It makes sense that when starting out with an opinion of sales like this, it is always going to be difficult to sell yourself or your business. So, why not challenge those long-held beliefs? Think about all the people who have to sell in their line of work and how many of them actually fall into this category. Can a different picture of a salesperson be developed?
Alternately, why not classify the action of selling as something other than sales. For example, informing or enthusing (choose a word that suits you and your personality). If the burden is simply to inform a possible client about a product rather then sell, does this lift the pressure? Is the process approached with a lighter heart?
The second thing a lot of mums assume about selling is that it implies concluding with a sale, often by 'coaxing' or 'pressuring' a client into it. It doesn't need to be this way. If you truly understand your market and what they want and can present a product or service in such a way that it appeals, sales will be created simply by making people aware of what is on offer. Assuming the demand is there, of course.
Some other great ways to combat the no sale are:
Selling needn't be stressful or pressured. Approached positively, it can simply be a celebration of what you do and who you are and, in the end, aren't people more likely to buy from someone who's enthusiastic about their business than someone trying to force it down their throat?
Alli Price, Motivating Mum
At one of my PR seminars a while ago, I asked how many people had used or were using a PR agency. Half the audience put their hand up.
When I asked them to keep their hand up if they were satisfied with the results, I wasn’t surprised when most people lowered them again.
Some PR agencies are their own worst enemies. They fail to set clear expectations for their clients, they don’t keep them fully up-to-date with developments or provide regular written reports on actions and outcomes.
There is a perception that buying PR is a risk, but it doesn’t have to be that way, if you pick the right agency. Here are five signs that you might be better advised to find a new PR agency.
1 It’s staffed by PR ‘luvvies’ rather than former journalists. I may be a PR person now, but I was a journalist for 13 years. I get really annoyed when I meet PRs who don’t understand what it’s really like to run a business or what stories appeal to journalists. Effective PRs are results driven, they’re focused people. They understand what your business needs to achieve and what role they need play to aid your success. That’s why I prefer PRs who are former journalists. They understand what journalists really want and cut through the waffle that PR luvvies frequently add in.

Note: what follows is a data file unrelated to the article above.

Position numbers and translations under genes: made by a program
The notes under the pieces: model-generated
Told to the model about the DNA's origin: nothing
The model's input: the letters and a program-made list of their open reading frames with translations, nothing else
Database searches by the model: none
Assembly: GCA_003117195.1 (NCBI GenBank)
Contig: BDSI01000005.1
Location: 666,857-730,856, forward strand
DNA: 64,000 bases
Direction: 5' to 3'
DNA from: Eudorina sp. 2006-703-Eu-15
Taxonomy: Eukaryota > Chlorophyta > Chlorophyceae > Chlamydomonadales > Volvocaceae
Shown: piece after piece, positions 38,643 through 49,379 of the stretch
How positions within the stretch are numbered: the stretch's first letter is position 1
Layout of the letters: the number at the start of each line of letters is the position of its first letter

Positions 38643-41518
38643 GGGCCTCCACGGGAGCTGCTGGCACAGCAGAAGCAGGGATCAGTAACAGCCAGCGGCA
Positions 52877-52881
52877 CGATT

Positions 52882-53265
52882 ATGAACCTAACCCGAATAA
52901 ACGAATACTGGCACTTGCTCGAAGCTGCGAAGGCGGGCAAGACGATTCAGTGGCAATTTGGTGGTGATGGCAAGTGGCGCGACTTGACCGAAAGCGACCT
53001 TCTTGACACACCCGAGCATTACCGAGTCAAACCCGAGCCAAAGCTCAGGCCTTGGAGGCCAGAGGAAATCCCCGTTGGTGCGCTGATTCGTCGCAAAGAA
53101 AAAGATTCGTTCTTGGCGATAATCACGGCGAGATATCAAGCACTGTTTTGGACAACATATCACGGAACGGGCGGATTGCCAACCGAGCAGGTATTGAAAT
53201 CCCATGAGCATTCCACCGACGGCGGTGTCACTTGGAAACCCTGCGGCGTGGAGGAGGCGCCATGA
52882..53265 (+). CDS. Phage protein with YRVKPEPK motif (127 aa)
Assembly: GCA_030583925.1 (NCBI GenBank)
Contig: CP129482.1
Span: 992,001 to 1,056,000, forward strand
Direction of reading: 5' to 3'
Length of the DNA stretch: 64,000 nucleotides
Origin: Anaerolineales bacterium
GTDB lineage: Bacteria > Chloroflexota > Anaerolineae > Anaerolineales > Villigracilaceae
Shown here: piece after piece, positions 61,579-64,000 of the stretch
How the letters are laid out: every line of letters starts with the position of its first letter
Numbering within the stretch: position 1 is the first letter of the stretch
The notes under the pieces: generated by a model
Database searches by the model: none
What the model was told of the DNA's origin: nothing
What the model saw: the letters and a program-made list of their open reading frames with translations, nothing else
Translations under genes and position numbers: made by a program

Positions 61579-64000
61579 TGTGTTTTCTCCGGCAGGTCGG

2 It charges lots of expensive add-ons. If you ask for something unusual that costs your agency money, then fair enough, but doing day-to-day PR for your business shouldn’t create exceptional costs, certainly not without prior agreement. Basics such as media monitoring should be included in a pre-agreed fixed fee, not charged for as expensive extras.
3 It doesn’t understand there must a direct link between your PR and revenue – or how to put it in place: The most effective PR is direct response PR. That’s where you have a system to turn media attention into leads and those leads into sales. Without a system like this, you’re wasting your time. Most PR agencies claim there’s no direct link between PR and revenue. They’re so wrong it hurts.
4 It claims it’s all about contacts and press releases. Total nonsense. You don’t necessarily need a book full of media contacts or expertly crafted press releases to get coverage. Often you just need a good story and some basic knowledge about how best to bring it to the attention of the right editor.
5 It’s stuck in the past. I interviewed a potential employee recently who said the PR agency at which he worked focused only on getting clients into the newspapers. Still a powerful way for many businesses to get good publicity, agreed, but if you’re going to do direct response PR, you must also secure online coverage. In the modern world, for many businesses, it’s crucial. Many PR agencies talk about online PR, but don’t really understand what it is or how to do it effectively.
Paul Green, Publicity Heaven
USP is much beloved on the Dragon’s Den. Often you’ll hear Peter Jones saying: “I like that, that’s your USP.” USP, of course, stands for unique selling point (or proposition).
To explain USPs, I’ll tell you a personal story. When I started my first business more than 20 years ago, I went on a high-growth, business start-up programme. The guy who was teaching us about marketing was obsessed with USPs.
Problem was, he was trying to apply multi-national corporate thinking to my small start-up. His approach was totally inappropriate. I was going to be doing the selling myself and he wanted to construct a fake sales pitch for me that followed a big business template.